Hit of a game in south

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Q. At school in the early Seventies, I remember playing a game called stoolball. Batters had to defend what looked like a square road sign, then run down the pitch in the direction of a bowler. Was this sport/game ever played at a senior level?

A. Stoolball, an excellent game incorporating elements of rounders and cricket and played with a specially designed flat-faced bat and a ball similar but larger than that used in rounders, is still played in leagues by adult women in Sussex and, to a lesser degree, parts of Kent. There is a picture of a match between these two counties in Arlott's Oxford Companion to Sports and Games (1975).

The game, based originally on using a stool fixed to a stake as a target, has a long history, being mentioned in Elizabeth I's reign when the Earl of Leicester, with attendants, "went to Wotton Hill where he plaid a game of Stoball". It is believed to be a variant of bandy ball, a game said to have been developed from one played by the Romans using a hard leather ball stuffed with feathers.

At one time it was played in many parts of the country but, with rounders being the preferred summer game for girls in school, it declined in popularity.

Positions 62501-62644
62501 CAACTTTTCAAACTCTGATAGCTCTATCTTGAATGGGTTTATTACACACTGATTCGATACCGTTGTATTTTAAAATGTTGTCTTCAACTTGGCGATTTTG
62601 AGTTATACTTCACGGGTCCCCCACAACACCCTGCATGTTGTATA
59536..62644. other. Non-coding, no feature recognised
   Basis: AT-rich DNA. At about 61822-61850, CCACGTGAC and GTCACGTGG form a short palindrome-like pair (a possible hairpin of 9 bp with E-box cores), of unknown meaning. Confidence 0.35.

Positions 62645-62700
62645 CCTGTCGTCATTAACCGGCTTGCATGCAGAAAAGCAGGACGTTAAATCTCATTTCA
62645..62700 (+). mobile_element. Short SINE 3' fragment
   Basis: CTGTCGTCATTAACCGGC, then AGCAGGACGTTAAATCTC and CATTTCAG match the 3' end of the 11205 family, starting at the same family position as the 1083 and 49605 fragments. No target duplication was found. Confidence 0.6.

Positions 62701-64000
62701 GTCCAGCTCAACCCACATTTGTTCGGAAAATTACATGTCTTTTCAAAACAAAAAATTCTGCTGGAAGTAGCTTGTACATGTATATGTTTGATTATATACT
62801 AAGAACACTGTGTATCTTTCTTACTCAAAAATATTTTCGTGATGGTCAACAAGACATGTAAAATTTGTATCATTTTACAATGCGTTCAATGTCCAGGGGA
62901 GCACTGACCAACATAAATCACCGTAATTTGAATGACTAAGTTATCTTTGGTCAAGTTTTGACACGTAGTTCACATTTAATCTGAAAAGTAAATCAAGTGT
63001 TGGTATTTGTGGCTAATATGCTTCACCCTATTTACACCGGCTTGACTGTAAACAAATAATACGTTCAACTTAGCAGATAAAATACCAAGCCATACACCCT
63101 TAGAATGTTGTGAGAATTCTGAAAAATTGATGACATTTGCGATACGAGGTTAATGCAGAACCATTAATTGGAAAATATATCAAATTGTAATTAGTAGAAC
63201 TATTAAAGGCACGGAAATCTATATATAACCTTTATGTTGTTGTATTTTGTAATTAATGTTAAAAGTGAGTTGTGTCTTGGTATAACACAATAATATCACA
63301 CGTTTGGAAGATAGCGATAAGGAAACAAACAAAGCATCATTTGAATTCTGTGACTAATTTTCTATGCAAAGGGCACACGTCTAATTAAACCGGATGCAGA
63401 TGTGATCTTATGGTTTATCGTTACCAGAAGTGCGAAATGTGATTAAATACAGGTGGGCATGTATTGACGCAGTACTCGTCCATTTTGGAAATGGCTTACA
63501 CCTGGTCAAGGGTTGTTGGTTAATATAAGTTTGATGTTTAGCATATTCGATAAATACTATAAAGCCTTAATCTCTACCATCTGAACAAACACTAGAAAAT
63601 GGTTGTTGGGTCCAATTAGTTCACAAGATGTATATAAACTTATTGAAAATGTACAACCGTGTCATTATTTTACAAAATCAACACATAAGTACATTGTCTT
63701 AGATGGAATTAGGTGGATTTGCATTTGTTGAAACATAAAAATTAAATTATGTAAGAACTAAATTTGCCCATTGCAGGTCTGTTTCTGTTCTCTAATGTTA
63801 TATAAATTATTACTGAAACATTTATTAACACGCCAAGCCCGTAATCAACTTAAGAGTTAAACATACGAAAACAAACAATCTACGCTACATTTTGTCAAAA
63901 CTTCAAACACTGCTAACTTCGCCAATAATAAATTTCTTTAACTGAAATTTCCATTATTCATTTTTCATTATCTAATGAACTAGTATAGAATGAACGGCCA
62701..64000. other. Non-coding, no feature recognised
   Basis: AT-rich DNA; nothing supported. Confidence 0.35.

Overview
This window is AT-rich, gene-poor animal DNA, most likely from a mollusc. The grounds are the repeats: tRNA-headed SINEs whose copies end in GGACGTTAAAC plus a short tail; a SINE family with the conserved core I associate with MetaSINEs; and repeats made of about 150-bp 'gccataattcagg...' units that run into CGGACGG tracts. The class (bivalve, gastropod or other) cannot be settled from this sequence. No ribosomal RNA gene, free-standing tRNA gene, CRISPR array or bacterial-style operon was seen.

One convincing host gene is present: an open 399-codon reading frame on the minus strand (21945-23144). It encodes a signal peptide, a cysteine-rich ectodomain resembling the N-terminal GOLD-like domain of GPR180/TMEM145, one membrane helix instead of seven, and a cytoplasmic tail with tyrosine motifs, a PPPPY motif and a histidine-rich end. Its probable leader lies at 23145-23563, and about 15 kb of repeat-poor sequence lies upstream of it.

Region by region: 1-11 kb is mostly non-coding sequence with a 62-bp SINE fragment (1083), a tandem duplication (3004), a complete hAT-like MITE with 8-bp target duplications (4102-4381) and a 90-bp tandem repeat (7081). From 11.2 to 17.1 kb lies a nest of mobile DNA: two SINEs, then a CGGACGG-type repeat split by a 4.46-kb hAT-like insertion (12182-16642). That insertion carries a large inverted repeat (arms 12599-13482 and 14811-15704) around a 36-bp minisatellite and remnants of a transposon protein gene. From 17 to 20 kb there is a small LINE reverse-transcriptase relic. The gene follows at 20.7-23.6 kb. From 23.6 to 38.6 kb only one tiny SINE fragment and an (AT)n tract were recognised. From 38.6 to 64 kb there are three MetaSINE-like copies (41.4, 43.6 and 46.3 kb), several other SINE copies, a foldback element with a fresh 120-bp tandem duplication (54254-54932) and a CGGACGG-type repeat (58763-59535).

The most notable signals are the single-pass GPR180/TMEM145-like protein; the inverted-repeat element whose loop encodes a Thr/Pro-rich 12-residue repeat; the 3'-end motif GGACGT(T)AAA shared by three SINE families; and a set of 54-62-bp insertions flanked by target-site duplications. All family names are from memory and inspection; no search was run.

A description and the present rules, basically as developed in Sussex in the late-19th century, along with those for other excellent less well known hitting games such as longball, can be found in the book Striking And Fielding Games (J Severs). - John Severs, Durham City

Q. The 4.30 Flat race at Redcar on 22 June was won by Kamari at a starting price of 28-1 on. What is the longest odds-on price recorded for a winning horse?

A. The record is 10,000-1 on for Dragon Blond in the Premio Naviglio, Milan, on 1 June 1967. Lester Piggott was the jockey.

The United States horse Man O' War was quoted at 100-1 on three times in 1920, while two horses share the British record with the same odds of 100-1 on, Ormonde and Sceptre. Ormonde's odds were in the Champion Stakes at Newmarket on 14 October 1886 when there were three runners, while Sceptre matched this in the two-runner Limekiln Stakes on 27 October 1903. A year earlier she had won the 2,000 Guineas, 1,000 Guineas, the Oaks and the St Leger. - Tim Mickleburgh, Grimsby


Q. With the Olympic Games almost upon us, whatever became of John Walker, the New Zealand middle-distance runner who took part in a prodigious amount of races in the 1970s and 1980s? - Kevin Maguire, Batley

Q. With qualifying competitions for the Open championship at Lytham & St Annes this week now taking place, what is the entry requirement for a golfer to play in such events? And can any club player take part? - Jonathan Willard, South Ockenden

Q. Does Dominic Cork still wear sunglasses and plaster his face with that white substance when playing in front of a crowd of 50 people for Derbyshire in a County Championship match on a dull weekday? - Noel Corrall, Castle Acre, Norfolk

If you know the answers to any of these questions or have a question of your own, write to: Q & A, Sports Desk, Independent on Sunday, 1 Canada Square, London E14 5DL.

Fax: 0171-293 2894